Well, sort of. But I don't think you want to go there.
As Jason say, there are hooks that you can use to prevent certain behavior. In this case we could use the pre commit hook to prevent anyone from running "git commit". But this is problematic in several ways:
- For various security reasons, git hooks are not distributed with the repository, so you cant force people to use your hooks in their repositories. Remember, their repositories are their own, not for you to decide what they do in their repositories.
- What happens when you do a pull or merge and get conflicts? In order to solve these conflicts you must be able to use "git commit", which we just now disabled.
This just creates more problems than it solves.
However, you could solve this in other ways. You could create a workflow that enforces these principles. For example, imagine that you have person A in charge of doing the merge from the test branch into the release branch. If you let only this person be able to push the changes to the central repository (or that persons repository IS the "central" repository), he/she could pull in changes from the test branch of the test repository, or the test branch of tester B (use your imagination).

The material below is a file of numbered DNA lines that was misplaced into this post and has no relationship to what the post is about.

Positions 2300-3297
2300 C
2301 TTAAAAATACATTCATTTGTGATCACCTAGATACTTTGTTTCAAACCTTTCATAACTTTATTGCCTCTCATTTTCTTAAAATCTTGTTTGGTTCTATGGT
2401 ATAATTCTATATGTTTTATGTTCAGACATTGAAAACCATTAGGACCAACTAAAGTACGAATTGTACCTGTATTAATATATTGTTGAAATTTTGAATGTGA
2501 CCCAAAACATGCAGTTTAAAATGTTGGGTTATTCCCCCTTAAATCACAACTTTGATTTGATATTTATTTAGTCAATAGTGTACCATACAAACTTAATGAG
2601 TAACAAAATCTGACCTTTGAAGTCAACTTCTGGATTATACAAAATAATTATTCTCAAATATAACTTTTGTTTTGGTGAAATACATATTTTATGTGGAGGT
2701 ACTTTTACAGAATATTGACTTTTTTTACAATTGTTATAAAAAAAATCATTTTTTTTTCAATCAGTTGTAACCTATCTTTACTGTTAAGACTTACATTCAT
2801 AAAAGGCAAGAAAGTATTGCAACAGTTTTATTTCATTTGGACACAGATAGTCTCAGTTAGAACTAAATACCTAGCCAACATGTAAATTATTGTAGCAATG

What's important here is to realize that you can enforce a policy by designing how you communicate changes with each other. Not everyone need to be able to push their changes to one repository. Heck, they don't even need to push their changes at all. The test people/person could pull in changes from the developers, as soon as they want something tested, and this way you could let test decide when they are ready to pull in new changes, not let the developers decide when the testers should get their stuff. Same principle.